However, all bets are off after tonight.  Once the Rockies get warmed up again, anything can happen.   They’re a young team which is improving by the day, and which has confidence, and which knows they’ve been able to raise their level of play to a very high level when needed.  They know they are the best-ever in one area: defense.  Even though the Red Sox have edges in all other areas, being the best-ever in defense gives them the confidence that they have a right to be on this stage, and to believe that they can win.

Tonight will be a win for the Red Sox, but anyone who thinks the Red Sox will win the Series easily in just 5 games is looking too much at the "on paper" comparisons.   The Red Sox will probably win the Series, but it will not be easy.  It will go 6 or 7 games, and the Rockies might just pull out an upset in 7, but most likely it will be the Red Sox.

Post-forecast Dreaming:

The nice thing about that:  if the Red Sox do win it in 6 or 7 as I think will happen, they’ll win it in their home park, and can celebrate right away in front of their home crowd, unlike what happened in 2004. 

I have dreamed my whole life of seeing the Red Sox close out the final win of a World Series in Fenway Park.  It’s the one thing I’ll be cheering for this year.  So, yes, I WANT the Rockies to win at least 2 games, but no more than 3.  Strangely, if the Red Sox are up 3 games to 1, I’ll have to hope they lose game 5, so they can win the Series back in Fenway.

The Sox Pitching Roster

Tim Wakefield was left off the roster.  I didn’t quite hear all the reasons.  I think this was their reasoning:

1) Avoid knuckleballs in thin air.  They won’t move as much.  The knuckleball depends upon air friction against the seam of the ball to change its direction, as it rotates slowly, about 1 to 2 turns as it moves towards the plate.  Thinner air means less friction, meaning less movement.

2) Since Beckett and Schilling are your definite top-2 starters, they go 2 games each.  Beckett gets games 1 and 5.  Schilling can go 2 and 6 or 3 and 7.  That leaves Matsuzaka or Wakefield pitching game 4 only, and the other one pitching the pair that Schilling doesn’t pitch.

The only solution that didn’t have Wakefield in Coors Field is games 2 and 6 for Wakefield, with Dice-K in game 4. 

3) Wakefield was well enough to start game 2, but wouldn’t be able to recover in time to start game 6. 

Thus, the only options were to have Wakefield pitch long out of the bullpen, or leave him off the roster.  Since it would take a long time for Wakefield to warm up his hurting shoulder, they didn’t want him to be out of the bullpen, so they left him off the roster.

That allowed Kyle Snyder onto the roster.  What a thrill it must be for a guy who was released by the lowly Kansas City Royals last year.  How low can that feel?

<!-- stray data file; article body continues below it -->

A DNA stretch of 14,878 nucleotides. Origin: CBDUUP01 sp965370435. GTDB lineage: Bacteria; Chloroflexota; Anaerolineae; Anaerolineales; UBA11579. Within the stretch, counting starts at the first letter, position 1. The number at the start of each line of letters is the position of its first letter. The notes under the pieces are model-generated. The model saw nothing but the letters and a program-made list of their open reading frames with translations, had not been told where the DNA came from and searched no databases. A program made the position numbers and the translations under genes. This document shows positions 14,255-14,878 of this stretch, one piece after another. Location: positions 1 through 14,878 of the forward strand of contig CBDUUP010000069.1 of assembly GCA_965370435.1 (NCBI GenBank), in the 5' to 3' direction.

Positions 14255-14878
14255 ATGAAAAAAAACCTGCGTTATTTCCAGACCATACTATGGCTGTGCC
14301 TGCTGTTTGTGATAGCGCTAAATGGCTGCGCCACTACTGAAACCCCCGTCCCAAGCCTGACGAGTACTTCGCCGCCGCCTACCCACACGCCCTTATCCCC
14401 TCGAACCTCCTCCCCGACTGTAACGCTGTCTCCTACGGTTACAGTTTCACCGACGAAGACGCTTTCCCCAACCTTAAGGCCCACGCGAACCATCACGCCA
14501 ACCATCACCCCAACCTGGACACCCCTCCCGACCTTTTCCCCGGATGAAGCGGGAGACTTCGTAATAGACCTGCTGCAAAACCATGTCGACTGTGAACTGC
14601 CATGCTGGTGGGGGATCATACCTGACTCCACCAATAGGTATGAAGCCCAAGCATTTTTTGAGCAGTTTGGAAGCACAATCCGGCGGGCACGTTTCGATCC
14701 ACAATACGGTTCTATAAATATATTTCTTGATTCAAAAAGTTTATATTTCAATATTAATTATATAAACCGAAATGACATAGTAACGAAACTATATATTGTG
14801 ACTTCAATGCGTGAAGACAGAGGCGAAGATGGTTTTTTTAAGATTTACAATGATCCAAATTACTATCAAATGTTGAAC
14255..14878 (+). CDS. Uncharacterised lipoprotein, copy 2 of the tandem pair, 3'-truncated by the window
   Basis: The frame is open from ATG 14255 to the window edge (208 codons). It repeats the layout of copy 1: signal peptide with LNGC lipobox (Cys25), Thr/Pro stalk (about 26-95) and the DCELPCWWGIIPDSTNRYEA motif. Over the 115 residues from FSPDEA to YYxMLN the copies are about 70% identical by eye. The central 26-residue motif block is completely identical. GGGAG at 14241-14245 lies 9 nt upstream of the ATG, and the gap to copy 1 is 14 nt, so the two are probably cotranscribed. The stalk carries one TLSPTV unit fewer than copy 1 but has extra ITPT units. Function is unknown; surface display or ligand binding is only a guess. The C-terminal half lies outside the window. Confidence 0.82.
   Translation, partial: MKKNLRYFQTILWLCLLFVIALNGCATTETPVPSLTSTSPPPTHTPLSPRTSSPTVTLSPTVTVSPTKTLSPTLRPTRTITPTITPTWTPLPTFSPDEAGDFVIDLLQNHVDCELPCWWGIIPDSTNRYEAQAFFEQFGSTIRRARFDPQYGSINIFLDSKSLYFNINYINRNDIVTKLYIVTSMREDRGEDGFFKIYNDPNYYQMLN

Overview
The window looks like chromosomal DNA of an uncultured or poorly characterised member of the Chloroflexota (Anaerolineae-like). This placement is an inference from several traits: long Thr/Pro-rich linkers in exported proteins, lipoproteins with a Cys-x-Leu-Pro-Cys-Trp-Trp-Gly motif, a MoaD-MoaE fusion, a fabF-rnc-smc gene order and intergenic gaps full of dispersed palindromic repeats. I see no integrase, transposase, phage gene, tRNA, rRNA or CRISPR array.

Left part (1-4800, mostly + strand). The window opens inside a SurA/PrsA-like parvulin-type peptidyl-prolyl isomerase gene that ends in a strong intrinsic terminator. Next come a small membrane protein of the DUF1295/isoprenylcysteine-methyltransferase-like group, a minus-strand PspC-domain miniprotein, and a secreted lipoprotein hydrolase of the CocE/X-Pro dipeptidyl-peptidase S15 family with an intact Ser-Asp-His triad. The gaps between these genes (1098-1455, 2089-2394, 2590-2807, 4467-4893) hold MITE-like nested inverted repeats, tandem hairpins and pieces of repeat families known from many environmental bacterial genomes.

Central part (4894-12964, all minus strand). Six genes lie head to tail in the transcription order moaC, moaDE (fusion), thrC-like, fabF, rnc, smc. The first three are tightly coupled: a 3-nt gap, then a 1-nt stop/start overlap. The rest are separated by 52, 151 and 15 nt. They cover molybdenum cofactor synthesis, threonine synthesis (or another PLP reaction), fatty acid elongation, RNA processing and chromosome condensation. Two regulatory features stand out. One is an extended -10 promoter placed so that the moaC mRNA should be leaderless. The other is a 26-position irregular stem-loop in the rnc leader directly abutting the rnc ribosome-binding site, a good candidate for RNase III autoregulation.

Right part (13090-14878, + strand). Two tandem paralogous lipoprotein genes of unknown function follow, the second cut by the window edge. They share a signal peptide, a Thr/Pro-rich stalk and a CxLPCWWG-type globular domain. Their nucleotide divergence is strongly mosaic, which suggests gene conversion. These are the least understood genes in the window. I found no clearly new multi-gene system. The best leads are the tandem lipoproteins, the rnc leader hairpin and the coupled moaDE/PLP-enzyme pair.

If the Sox hadn’t had such a crazy epidemic of pitching injuries last year, he might be struggling in the minors somewhere, but he got a chance to prove himself in a pressure environment, and did well enough to hang around. 

Off the scrap heap, and into the World Series, in just over a year.  You go, Mr. Snyder!

What about Gagne?

Many people complained that Julian Tavarez should have been on the roster instead of Eric Gagne.

While I still think that will be one of the worst trades in Red Sox history, I do believe the Red Sox made the right decision by having Gagne on the roster.  I just think he’s more likely to give them good performances.

Gagne’s performance has little to do with my opinion that it was a bad trade.  If Gagne had pitched perfectly over the last 3 months, it still was a bad trade, because he wouldn’t be returning to Boston next year, so it amounts to tossing aside a highly promising young starting pitcher and a top outfielder prospect for a 3 month rental of a reliever we did not need. 

The Red Sox bullpen was fine!  Yes, they were worried about Papelbon’s innings, and Okajima’s innings.  They rested both guys a lot, and got nothing from Gagne, and things fell apart somewhat, but they STILL had enough of a lead and enough good players elsewhere to get the best record in baseball, and make it to the World Series.   They didn’t need him, even if he’d been at his best.  They threw away 2 superb prospects.  What a waste.

Still, Gagne has shown signs of locating his pitches better lately, and getting hitters to take weak swings.  He’s looking more like his old self.  For the moment, he’s more likely to give you what you need in a World Series.  This guy is used to pitching in high-pressure situations.  Tavarez has always done well as a starter and poorly as a reliever.  Gagne is the right choice. 

Still, I’d rather have Kason Gabbard on my team next year than Gagne on my World Series roster this year!

Who knows?  Maybe Gagne will accept a setup role in order to have a chance to make a meaningful contribution to a winning team?  Maybe he will choose to sign with the Red Sox for another 3 years, and will return to his old, dominant self?  Unlikely, but if it does happen, it might make the trade halfway worth it.

Random World Series Sox/Rox facts

1903, 1912, 1915, 1916, 1918,

1946, 1967, 1975, 1986,


and now, 2007.

The first 5 were years the Red Sox won the World Series. 

The next 4 were years the Red Sox lost the World Series (in 7 games each time!).

The last one was (finally) another win.

The Red Sox are 6-4 in World Series.  In the last 5 World Series, they’ve won 16 games and lost 16 games, but won only 1 of those 5. 

There was no World Series in 1904 or 1994, so the Red Sox won the 1st, 9th, 12th, 13th, 15th and 100th.  Yes, 2004 was the 100th World Series.

The Red Sox made it, but lost in the 43rd, 64th, 72nd and 83rd.

This year is the 103rd. 

So who’ll win?

The Colorado Rockies have only been around since the early 90s, and have only made the playoffs once.  They’ve never been in the World Series.  This will be their first time there.  The entire Midwest must be thrilled.

It’s good to see a team like the Rockies make it.